Haskins’ weirder-than-weird tale features a pair of child siblings – older sister/narrator Amadine and baby brother Jeremy – who suffer a gruesome ritual at the hands of their father, who insists he is protecting them from someone much worse. They later discover that he wasn’t kidding. Running on pure nightmare-logic, “The Root Cellar” sneaks under your skin with ghastly imagery and a beautifully sustained atmosphere of creeping menace.
“Blessings”, Naomi Novik (Uncanny Magazine Issue 22, May/June 2018) Short Story
Noble-born baby Magda’s parents invite six fairies to a dinner party hoping to secure at least one blessing for their child. The guests have a little too much to drink and the blessings get hilariously out of hand. The story skips forward to Magda as an adult, to show us the result of their shenanigans. Novik shows off her dynamic grasp of fairy-tale narratology in a very short story that is both perfect the way it is and makes you wish there was more.
“Fleeing Oslyge”, Sally Gwylan (Clarkesworld Issue 140, May 2018) Novelette
This military-colony SF story follows Senne, who escaped from her home city of Oslyge after it was sacked by the invading Tysthänder and is now a refugee travelling with four resistance fighters searching for the rest of their camp. They are constantly on guard because of the tech the Tysthänder can use to track them, and the group’s highest-ranking officer, Gunter, suspects there may be a traitor among them. I was impressed with how the author kept me as disoriented as Senne, who is not a soldier and understands nothing about war or the army. Since the soldiers come from two different camps and don’t know each other, Senne doesn’t know who to trust – and the one soldier who is the most threatening toward her is allied with Gunter. And no one seems to know much of anything about the Tysthänder – if they are human invaders from another colony, or human proxies fighting for alien invaders. Estrangement is an important component of science fiction; we readers immerse ourselves in the strangeness of unfamiliar worlds, and often the stranger the better. Gwylan adds another layer to this by making her characters as estranged from their own reality as we are, which is as potent a statement about the condition of war one can find.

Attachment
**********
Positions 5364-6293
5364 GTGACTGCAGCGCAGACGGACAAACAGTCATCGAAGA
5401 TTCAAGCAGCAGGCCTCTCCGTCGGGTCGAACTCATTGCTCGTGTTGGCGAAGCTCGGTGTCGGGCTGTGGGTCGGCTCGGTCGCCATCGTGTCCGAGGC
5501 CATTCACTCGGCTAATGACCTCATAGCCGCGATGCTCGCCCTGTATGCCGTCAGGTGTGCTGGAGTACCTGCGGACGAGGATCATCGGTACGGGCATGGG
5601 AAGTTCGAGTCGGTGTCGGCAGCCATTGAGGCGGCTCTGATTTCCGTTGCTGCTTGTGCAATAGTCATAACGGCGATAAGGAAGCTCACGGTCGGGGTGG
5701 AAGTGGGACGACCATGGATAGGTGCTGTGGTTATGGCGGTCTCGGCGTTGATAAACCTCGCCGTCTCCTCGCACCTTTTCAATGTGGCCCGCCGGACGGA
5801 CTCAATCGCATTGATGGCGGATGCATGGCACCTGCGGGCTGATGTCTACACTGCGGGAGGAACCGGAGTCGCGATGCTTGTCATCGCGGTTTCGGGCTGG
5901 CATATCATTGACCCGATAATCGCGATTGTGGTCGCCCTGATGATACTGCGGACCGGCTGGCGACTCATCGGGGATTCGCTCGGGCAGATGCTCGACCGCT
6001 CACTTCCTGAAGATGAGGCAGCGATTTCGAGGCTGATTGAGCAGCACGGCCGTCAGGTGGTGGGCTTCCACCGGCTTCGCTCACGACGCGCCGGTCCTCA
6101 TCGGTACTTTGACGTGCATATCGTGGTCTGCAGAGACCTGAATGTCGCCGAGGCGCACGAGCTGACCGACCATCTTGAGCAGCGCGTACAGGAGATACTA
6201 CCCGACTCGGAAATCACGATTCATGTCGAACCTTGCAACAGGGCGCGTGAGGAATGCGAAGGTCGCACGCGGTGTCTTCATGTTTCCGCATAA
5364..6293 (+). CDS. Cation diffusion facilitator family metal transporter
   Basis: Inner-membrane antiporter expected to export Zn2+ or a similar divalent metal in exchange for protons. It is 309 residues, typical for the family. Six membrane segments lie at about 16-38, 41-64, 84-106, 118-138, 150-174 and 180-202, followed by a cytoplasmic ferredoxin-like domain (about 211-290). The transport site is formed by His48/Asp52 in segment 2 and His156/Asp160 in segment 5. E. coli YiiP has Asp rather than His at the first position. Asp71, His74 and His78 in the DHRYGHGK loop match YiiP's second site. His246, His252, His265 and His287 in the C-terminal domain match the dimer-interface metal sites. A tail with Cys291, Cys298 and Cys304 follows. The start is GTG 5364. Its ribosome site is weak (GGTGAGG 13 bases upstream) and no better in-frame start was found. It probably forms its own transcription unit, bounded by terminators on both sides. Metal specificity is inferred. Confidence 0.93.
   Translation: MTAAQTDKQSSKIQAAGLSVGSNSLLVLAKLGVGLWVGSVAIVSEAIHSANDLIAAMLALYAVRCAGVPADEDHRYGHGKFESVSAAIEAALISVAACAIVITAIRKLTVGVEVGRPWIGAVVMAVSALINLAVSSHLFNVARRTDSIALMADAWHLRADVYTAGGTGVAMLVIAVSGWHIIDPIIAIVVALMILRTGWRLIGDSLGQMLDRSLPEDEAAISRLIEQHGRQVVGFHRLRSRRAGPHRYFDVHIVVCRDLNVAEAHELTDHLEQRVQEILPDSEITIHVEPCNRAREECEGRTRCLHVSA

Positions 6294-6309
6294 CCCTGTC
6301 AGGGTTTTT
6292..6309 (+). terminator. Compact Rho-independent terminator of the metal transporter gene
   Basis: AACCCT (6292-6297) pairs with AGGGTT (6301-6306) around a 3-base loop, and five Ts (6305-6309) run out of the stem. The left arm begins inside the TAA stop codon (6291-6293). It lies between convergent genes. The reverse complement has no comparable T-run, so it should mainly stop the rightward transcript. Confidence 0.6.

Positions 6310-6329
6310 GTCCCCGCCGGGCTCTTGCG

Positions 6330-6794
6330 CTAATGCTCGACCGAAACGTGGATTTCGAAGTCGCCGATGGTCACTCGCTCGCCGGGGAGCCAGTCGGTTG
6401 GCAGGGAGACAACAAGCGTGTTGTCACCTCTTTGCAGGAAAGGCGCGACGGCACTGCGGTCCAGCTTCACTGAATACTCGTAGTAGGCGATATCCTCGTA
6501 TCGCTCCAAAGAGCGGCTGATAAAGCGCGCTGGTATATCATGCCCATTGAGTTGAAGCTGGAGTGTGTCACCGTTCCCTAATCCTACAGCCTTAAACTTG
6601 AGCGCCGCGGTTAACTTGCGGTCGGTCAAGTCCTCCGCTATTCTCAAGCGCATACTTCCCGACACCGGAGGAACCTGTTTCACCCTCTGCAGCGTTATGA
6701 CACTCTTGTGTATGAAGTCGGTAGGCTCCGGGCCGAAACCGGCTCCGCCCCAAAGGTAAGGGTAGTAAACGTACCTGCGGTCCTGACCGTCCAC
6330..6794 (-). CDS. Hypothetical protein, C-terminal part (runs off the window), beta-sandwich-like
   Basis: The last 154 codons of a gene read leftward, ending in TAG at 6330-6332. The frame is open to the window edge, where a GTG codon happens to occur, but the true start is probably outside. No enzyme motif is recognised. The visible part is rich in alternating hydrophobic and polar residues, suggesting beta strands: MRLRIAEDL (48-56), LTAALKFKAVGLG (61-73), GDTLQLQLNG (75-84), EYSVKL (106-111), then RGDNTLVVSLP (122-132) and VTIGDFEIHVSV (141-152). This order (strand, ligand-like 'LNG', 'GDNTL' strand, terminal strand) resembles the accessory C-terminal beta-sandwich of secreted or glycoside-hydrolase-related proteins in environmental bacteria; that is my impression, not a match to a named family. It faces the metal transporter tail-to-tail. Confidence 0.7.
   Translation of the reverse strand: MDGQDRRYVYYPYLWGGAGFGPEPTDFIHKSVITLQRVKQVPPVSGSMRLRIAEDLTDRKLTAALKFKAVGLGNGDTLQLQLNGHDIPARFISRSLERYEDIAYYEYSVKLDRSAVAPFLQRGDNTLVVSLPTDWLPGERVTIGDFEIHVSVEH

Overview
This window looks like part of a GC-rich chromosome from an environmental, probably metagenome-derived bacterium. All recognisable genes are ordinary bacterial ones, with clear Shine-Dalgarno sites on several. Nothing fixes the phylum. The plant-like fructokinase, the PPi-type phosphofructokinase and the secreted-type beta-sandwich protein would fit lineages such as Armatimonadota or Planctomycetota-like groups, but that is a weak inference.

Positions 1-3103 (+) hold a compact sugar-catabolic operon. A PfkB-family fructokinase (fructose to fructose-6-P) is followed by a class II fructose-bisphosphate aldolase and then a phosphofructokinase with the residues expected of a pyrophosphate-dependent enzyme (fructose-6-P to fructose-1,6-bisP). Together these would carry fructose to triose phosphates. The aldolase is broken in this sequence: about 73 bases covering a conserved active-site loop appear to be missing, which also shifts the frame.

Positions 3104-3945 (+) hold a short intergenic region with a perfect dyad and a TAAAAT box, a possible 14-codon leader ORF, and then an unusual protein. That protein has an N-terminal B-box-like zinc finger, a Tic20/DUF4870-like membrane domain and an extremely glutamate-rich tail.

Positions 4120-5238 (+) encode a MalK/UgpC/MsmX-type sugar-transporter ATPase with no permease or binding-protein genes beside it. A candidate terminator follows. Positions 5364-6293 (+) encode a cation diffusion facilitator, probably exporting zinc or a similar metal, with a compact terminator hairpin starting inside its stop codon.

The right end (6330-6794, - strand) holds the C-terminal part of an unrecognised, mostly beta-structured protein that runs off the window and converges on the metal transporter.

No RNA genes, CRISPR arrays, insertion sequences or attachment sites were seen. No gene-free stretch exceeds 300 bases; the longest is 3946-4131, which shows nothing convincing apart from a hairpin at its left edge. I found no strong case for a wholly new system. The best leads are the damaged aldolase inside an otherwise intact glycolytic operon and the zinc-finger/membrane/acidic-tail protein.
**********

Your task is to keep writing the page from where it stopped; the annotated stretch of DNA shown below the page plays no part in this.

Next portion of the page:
“Our Side of the Door”, Kodiak Julian (Lightspeed Issue 96, May 2018) Short Story
The Narrator of this story is a fantasy writer who has wished his whole life to find a portal to another realm. As an adult, he still wants such a door to appear, though only so his young son can find it and go through to the other side. There is a wonderful balance between the daily uncertainties and anxieties the narrator copes with and the fantastical hopes he carries for his son. Is it even fair for him to nudge his son toward a door that the boy himself may have no desire to walk through? It is also unclear if his belief in doors is reasonable or a product of self-delusion, or something in between. Lyrical and tender, “Our Side of the Door” is not so much a fantasy story as it is a story about how people internalize fantasy.